Time for an expert: I asked Professor Jürg Nänni, author of the exemplary Visual Perception, a book detailing our best-to-date scientific understanding of the processes involved in visual cognition. “Could rounded rectangles actually take less effort to see?”
Nänni confirmed my theory: “You are absolutely right. A rectangle with sharp edges takes indeed a little bit more cognitive visible effort than for example an ellipse of the same size. Our “fovea-eye” is even faster in recording a circle. Edges involve additional neuronal image tools. The process is therefore slowed down.”
IT’S PROBABLY ONE REASON WHY ALLCAPS is so frikkin’ annoying, too.
Published by swansont on August 10, 2009
under Physics, Video
I bought another toy recently. A “fun fly stick,” which is a static electricity generator. Here are two of my colleagues playing with it. The levitating object is some aluminized mylar, i.e. tinsel.
The low ceiling in my office makes it difficult to truly appreciate it, but does show some physics. You can see the tinsel collapse when it touches the ceiling and discharges, and then pop open again when it’s free. The charges on the aluminum repel each other, and spread out as much as they can in order to minimize their energy. That’s what we are taught in E&M, and it’s easy to see this with a deformable object rather than the canonical rigid sphere.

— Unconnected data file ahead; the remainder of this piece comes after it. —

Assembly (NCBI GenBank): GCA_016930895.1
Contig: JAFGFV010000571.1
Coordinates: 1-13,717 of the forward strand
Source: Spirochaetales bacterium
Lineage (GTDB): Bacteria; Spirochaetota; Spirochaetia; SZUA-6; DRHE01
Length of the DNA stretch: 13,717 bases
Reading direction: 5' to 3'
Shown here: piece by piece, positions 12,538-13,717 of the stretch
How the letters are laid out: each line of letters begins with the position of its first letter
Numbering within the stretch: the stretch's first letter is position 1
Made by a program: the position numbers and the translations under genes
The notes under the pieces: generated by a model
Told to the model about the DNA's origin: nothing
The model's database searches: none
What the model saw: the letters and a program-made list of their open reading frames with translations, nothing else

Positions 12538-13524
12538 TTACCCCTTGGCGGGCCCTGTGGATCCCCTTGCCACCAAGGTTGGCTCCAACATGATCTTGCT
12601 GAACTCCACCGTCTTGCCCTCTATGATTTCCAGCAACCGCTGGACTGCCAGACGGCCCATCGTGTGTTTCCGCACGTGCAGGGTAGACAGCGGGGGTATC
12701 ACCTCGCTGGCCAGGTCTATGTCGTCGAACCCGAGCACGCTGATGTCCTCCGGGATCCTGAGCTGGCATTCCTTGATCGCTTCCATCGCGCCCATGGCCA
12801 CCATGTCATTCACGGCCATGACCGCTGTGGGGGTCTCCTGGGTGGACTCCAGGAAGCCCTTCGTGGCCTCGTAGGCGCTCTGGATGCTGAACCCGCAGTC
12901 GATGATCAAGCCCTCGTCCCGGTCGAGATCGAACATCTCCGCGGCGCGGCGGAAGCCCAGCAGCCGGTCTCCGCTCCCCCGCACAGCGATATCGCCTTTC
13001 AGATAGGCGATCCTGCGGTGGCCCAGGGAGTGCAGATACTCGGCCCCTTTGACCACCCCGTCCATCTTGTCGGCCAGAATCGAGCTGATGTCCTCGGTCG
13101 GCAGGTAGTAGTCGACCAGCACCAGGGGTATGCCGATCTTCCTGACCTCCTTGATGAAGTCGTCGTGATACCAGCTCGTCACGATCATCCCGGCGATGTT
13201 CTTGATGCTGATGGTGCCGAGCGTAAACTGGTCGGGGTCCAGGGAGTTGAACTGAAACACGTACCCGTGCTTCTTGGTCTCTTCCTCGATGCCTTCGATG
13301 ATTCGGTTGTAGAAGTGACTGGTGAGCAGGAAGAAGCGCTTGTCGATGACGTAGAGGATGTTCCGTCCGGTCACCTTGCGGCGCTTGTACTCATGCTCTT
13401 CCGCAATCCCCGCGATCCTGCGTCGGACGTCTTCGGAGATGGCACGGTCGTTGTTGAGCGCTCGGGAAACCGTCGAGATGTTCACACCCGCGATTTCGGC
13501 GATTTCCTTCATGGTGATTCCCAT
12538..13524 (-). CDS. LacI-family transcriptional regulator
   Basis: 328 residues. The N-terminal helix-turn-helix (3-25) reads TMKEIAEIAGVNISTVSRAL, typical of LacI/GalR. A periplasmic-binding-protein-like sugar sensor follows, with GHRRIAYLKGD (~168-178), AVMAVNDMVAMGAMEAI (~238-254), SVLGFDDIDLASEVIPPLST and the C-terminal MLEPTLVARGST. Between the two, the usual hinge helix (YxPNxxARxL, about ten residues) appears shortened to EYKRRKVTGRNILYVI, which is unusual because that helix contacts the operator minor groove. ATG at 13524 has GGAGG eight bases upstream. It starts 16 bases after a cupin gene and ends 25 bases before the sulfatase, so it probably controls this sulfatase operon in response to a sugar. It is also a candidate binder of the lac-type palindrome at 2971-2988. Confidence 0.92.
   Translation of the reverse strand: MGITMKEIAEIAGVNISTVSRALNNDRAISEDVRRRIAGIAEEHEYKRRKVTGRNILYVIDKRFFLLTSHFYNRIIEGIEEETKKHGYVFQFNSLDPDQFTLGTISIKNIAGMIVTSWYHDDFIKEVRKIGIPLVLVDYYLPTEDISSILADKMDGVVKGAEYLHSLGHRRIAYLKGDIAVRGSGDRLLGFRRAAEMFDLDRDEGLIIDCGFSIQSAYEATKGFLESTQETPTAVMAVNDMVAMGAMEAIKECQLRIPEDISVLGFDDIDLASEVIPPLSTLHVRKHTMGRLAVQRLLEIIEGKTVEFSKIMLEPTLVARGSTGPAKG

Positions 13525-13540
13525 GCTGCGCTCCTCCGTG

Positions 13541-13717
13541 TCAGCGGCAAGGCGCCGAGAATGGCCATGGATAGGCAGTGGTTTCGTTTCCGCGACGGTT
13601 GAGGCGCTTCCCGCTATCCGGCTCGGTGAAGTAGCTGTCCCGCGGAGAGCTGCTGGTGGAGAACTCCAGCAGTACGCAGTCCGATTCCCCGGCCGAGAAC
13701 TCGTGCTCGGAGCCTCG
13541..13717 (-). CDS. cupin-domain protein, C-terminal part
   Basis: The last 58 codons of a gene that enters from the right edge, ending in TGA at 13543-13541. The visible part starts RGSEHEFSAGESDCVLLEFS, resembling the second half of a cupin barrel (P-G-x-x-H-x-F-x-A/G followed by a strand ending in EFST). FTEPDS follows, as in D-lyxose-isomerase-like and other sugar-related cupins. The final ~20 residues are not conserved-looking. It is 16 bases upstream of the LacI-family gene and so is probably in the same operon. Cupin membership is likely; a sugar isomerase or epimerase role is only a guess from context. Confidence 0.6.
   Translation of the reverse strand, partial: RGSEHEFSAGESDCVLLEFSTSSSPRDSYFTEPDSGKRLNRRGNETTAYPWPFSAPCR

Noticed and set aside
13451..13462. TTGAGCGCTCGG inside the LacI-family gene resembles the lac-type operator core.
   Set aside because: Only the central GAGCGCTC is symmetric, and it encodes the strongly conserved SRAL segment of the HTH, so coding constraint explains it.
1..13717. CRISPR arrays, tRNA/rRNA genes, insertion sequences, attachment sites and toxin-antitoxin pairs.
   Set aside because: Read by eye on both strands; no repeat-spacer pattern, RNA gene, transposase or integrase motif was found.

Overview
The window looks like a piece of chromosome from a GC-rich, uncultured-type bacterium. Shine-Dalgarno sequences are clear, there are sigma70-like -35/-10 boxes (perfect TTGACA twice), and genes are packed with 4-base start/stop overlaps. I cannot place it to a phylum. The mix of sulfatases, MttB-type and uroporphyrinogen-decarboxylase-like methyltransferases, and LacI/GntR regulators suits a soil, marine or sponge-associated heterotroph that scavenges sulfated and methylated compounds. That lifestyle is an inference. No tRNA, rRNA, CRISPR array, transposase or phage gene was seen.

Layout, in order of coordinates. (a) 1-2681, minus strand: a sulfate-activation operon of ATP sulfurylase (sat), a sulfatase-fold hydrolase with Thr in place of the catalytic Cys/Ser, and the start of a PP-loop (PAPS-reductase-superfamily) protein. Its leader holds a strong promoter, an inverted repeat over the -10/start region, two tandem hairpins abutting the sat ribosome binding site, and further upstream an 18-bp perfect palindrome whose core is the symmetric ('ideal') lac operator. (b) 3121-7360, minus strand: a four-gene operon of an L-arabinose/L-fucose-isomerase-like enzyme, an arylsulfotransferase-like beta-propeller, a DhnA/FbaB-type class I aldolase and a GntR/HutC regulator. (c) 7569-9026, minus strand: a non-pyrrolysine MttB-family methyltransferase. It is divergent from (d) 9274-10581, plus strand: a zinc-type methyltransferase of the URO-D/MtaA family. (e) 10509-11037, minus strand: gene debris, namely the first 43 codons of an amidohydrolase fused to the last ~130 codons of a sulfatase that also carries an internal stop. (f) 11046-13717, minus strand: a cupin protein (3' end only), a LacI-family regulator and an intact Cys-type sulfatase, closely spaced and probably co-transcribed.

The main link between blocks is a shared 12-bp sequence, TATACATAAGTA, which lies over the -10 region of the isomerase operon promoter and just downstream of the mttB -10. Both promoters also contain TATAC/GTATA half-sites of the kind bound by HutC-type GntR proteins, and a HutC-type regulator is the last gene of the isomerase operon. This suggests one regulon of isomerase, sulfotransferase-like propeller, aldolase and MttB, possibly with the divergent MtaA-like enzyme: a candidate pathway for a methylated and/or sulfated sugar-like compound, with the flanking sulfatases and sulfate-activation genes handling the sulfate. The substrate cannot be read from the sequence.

The tinsel does actually get charged (rather than having some induced charge distribution), which you can feel on the occasions where you get too close and it attacks your face. Not too much of a shock, though. I tried aluminum foil, but it’s too heavy. (foil = fail) Packing peanuts didn’t repel like I expected, but that may work better in drier weather. The tinsel targets are a bit delicate and I have empirical evidence that they do not stand up to the treatment of two/three year-olds.
This is an ad from ThinkGeek (not where I got this particular toy) that uses a little more free space.